Wednesday, August 11, 2021

Finding fastest way to copy data from one table to another

fastest way to copy data from table to another

This post is based on the presentation Thomas Leo Swint made to the Central Texas IBM i User Group last night. Thomas performed a series of tests looking to find the fastest methods to "read" several million rows of data, and also to "read" the data from one table and output it to another table. When he shared his results with me, I was surprised what he had discovered. I asked him to make a presentation to the CTXiUG, and for his permission to share his results here.

Thomas needed to copy millions of rows of data from one set of SQL tables to another. This process needed to take the least amount of time possible. He created four test tables with the character columns defined in different ways. He compared the time taken to "copy" rows from the tables to another table using:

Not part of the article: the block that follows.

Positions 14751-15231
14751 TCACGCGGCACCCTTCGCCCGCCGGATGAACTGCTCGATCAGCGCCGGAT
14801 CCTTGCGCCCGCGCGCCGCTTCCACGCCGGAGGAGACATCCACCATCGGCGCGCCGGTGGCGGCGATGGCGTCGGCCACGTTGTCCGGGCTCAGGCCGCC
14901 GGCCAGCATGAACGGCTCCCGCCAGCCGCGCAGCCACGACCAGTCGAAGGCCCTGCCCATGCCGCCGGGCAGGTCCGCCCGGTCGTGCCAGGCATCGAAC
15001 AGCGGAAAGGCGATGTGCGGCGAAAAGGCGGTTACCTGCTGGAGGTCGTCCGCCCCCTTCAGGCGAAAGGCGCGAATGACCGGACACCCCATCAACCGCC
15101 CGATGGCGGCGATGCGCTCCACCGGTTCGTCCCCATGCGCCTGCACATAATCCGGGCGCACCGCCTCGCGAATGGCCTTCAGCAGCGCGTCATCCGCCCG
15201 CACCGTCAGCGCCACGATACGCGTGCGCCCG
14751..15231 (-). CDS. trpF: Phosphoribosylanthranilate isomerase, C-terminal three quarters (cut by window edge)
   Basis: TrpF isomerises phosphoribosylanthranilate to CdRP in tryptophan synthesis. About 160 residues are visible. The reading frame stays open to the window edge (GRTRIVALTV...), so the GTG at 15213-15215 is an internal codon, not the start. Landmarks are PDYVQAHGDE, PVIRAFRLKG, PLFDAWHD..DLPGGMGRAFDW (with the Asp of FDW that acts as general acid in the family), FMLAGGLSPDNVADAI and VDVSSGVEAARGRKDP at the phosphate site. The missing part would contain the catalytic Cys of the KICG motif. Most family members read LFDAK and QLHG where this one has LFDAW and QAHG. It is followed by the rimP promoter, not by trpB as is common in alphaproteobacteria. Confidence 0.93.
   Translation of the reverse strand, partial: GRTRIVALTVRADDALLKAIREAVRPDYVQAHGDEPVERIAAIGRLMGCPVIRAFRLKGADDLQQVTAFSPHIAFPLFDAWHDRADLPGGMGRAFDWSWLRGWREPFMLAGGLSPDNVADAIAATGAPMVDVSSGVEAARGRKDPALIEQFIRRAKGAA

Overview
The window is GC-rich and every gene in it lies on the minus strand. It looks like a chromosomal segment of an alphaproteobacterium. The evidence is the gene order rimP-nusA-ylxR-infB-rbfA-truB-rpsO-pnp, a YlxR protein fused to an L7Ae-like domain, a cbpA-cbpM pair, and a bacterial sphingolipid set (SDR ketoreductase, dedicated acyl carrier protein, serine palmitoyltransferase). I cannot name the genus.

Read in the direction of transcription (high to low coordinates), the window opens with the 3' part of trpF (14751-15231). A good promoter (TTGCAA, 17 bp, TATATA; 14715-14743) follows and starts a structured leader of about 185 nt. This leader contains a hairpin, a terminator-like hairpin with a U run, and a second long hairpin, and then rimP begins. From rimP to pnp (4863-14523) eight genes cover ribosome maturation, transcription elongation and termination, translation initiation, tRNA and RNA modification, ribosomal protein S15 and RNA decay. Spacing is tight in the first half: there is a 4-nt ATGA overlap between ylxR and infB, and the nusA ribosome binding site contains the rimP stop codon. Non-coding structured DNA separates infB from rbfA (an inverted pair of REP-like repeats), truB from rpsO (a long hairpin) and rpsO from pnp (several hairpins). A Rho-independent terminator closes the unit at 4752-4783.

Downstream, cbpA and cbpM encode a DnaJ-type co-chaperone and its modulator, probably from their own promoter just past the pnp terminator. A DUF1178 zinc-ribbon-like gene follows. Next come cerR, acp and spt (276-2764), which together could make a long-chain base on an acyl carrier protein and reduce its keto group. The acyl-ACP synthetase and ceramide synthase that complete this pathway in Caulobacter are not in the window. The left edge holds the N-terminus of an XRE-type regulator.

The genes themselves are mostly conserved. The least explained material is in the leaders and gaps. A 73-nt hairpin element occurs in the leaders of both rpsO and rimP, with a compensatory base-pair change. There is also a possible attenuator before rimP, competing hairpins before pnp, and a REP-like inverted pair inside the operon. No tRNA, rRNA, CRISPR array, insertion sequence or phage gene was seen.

But before I start showing the code of these programs, I want to show the four different tables. All of the code is his, all I have done is removed extra lines not necessary for showing how this all works.

In his first table, I am calling TCHAR, the columns are all defined as CHAR:

01  CREATE TABLE TLSLIB.TCHAR (
02   MSGID     CHAR(7)    CCSID 37 NOT NULL DEFAULT '' ,
03   FROMJOB   CHAR(28)   CCSID 37 NOT NULL DEFAULT '' ,
04   MSG_TEXT  CHAR(200)  CCSID 37 NOT NULL DEFAULT '' ,
05   MSG_TEXT2 CHAR(2000) CCSID 37 NOT NULL DEFAULT '' ,
06   MSG_TOKEN CHAR(500)  CCSID 37 NOT NULL DEFAULT '' )
07  RCDFMT TCHARR ;

The concern with having large character columns is that the contents of these columns are not that long, which wastes DASD space. To overcome this waste of space he created another file, I am calling TVARCHAR, where columns are defined as variable character, VARCHAR:

01  CREATE TABLE TLSLIB.TVARCHAR (
02   MSGID     VARCHAR(7)    CCSID 37 NOT NULL DEFAULT '' ,